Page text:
I sat munching my seedless grapes, enjoying the sweet juices. I bit one in half, and focused on the tiny, immature lumps that would have been seeds in another variety. I’ve always taken seedless grapes for granted, but now I wondered—why didn’t the seeds develop in this cultivar? It clearly goes against a plant’s nature to grow fruit without seeds.
And what about watermelon? Is the same process involved? And those name brand tangerines we just polished off didn’t have seeds either. These days, even bananas are seedless. I miss the little black dots that used to decorate my banana bread. Then there are seedless tomatoes and cucumbers, two more fruits, at least from a botanist’s perspective. I had never stopped to consider how many seedless fruit crops are now available.
Plants that produce fruit without seeds are said to be parthenocarpic. Some fruit is seedless because genetic factors prevented the formation of viable gametes (eggs/ovules and sperm/pollen). In other cases, the plants could have produced fruit with seeds, but pollination didn’t occur.
Many plants are not self-fertile—the female flower parts reject pollen from that same plant, and instead require pollen from another specimen of the same species. This ensures that each generation will have a different combination of genes, helpful if you want to succeed as a species. (A larger gene pool means that a species is more likely to survive any surprises.)
Thus, if you’re growing fruits that require cross pollination, you must have more than one variety if you want a crop. Apples are one example; no fruit forms if pollen from a different cultivar doesn’t reach the flowers. Neither pineapples nor oranges are self-fertile, but in this case, even if the flowers aren’t pollinated, the fruit grows anyway. There just aren’t any seeds. Growers wanting seedless pineapples or oranges simply plant a monoculture of only one cultivar.
Tomatoes, however, are self-fertile. So how did I grow seedless tomatoes? I sprayed the tomatoes I grew in my greenhouse (when I had a greenhouse) with something called “blossom set spray.” It’s a hormone that convinces tomato ovules that they’ve been fertilized—even if they haven’t been. The flower’s ovary goes ahead and develops into a fruit, but the lack of pollen means there are no seeds.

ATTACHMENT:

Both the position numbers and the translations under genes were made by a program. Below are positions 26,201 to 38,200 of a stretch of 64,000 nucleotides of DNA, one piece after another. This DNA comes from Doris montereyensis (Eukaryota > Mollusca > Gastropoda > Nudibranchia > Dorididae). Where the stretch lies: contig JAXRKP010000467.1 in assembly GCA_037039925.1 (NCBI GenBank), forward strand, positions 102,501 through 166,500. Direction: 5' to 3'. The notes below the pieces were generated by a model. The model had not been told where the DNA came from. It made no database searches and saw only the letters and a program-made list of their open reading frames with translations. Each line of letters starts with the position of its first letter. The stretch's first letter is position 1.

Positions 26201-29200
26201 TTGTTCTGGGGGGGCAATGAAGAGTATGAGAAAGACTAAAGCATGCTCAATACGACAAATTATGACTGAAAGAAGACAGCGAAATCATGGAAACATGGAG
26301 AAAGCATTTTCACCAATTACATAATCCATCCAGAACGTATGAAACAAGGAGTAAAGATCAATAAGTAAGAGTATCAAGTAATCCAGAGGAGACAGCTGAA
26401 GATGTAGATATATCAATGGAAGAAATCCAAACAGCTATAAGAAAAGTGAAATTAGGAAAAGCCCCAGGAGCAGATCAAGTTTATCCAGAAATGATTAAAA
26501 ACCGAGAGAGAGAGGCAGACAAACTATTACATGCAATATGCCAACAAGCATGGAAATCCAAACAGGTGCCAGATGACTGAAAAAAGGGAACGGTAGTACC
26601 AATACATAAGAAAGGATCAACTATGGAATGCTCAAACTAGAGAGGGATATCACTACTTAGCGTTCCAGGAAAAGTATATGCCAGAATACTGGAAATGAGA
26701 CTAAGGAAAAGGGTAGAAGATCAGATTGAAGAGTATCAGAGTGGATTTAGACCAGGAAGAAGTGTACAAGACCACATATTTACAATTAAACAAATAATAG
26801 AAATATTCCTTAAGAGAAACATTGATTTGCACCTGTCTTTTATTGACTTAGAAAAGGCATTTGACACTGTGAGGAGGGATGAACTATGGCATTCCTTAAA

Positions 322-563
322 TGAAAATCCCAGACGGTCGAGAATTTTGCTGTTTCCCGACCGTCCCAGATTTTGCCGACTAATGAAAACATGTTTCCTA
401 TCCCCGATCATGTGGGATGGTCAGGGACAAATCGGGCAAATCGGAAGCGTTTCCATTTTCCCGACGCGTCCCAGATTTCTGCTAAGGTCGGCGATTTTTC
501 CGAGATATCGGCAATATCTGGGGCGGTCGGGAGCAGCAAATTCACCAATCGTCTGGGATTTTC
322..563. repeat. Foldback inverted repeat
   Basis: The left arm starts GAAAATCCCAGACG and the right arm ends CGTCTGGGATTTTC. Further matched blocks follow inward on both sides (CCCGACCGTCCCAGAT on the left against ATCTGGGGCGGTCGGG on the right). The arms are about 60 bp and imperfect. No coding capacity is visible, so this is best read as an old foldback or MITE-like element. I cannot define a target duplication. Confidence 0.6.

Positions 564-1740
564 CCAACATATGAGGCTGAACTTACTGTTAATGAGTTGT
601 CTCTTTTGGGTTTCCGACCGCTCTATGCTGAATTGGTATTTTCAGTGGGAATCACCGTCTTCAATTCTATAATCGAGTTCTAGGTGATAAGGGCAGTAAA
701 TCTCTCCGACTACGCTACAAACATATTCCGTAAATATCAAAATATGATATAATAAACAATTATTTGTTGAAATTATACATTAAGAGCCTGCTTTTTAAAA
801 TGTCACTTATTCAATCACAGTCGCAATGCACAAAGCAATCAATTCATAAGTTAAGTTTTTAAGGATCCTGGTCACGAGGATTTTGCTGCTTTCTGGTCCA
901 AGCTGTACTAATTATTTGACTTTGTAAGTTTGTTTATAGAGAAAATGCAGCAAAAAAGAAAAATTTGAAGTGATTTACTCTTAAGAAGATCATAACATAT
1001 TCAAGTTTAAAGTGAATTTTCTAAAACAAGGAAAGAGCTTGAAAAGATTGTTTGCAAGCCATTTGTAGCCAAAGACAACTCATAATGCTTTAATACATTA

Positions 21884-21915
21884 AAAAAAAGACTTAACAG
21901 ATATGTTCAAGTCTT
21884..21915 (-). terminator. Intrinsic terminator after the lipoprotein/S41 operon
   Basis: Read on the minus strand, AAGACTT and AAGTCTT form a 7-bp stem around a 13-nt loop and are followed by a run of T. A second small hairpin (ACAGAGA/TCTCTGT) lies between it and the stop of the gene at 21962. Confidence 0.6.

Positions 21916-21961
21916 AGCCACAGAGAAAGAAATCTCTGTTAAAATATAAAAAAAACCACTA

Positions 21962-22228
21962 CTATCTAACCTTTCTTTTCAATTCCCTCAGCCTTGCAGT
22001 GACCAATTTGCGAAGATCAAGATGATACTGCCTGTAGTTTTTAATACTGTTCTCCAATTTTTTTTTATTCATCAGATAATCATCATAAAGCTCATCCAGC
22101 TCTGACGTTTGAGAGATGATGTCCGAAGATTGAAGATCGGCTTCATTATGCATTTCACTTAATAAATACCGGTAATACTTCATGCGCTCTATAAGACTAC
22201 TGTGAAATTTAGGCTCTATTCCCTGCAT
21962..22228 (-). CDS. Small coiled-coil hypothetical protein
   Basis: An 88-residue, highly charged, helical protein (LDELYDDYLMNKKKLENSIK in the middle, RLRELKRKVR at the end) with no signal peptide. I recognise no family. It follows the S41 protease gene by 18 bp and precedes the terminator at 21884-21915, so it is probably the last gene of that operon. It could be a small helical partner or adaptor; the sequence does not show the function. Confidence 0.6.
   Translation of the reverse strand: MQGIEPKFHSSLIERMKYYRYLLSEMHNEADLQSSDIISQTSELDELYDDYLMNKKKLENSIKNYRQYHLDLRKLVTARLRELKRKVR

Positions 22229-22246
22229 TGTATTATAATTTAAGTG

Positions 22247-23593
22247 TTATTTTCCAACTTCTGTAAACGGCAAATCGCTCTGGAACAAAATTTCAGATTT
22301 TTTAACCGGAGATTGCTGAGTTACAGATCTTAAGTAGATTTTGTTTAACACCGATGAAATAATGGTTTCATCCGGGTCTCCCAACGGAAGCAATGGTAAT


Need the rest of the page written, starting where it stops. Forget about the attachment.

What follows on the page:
My seedless cukes arose from a different strategy. You may remember that most organisms have two sets of chromosomes. Meiosis is the process of cell division that halves the number of chromosomes, resulting in gametes. The chromosomes all line up as couples, then wave good-bye to their partners. One set of chromosomes is pulled into one gamete, and the other set goes into another gamete. Eventually, two gametes combine to form a new organism, and once again there are two sets of chromosomes.
Some seedless fruit have an extra set of chromosomes, a condition we call triploidy. Having three sets of chromosomes (or any odd number) means that meiosis can’t take place—that extra set is missing a partner to pair with. No meiosis means no gametes, so there are no ovules to grow into seeds.
Triploidy occurs both naturally, from spontaneous mutations, or breeders can intentionally cause it through hybridization. Seedless bananas, cucumbers, and watermelon are produced on triploid plants.
You may wonder how, if seeds are lacking, we manage to grow new plants. Most fruit cultivars are produced asexually, through cuttings. That way the new plants have the same desirable characteristics as the parents. For example, new banana and pineapple plants are produced from offsets (suckers). Grapes and citrus trees are grafted.
Seedless watermelon or cucumber seeds are the result of careful hybridization. Typically, triploidy results from a cross between a variety with two sets of chromosomes and one with four sets. The seeds for these parthenocarpic varieties cost more, as more effort goes into producing them, but I happily paid